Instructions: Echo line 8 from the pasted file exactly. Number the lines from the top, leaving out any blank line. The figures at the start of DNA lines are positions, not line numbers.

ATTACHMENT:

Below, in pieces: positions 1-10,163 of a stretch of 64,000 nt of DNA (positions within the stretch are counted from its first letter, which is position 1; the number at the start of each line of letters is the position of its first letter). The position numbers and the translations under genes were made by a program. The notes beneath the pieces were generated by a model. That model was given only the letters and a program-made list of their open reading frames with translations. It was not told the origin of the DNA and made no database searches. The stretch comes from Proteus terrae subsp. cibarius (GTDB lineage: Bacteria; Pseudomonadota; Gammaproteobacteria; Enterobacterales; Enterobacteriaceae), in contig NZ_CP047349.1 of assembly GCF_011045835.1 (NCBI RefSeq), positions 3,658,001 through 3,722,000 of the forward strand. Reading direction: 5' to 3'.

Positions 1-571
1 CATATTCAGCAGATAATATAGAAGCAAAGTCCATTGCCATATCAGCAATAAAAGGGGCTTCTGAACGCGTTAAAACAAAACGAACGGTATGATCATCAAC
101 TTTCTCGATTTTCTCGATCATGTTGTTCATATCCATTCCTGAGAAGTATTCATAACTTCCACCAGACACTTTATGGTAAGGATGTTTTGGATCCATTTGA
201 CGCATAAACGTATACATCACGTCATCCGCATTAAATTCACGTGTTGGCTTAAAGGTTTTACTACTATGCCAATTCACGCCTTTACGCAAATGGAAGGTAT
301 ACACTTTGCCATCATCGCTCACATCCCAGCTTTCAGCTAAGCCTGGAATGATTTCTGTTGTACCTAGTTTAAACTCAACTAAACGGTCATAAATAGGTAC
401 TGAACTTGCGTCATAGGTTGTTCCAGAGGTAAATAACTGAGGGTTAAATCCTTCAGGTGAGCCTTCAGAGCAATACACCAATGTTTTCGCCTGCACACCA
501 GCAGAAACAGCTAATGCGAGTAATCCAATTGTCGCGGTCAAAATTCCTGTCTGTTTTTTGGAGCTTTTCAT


501 GCAGAAACAGCTAATGCGAGTAATCCAATTGTCGCGGTCAAAATTCCTGTCTGTTTTTTGGAGCTTTTCAT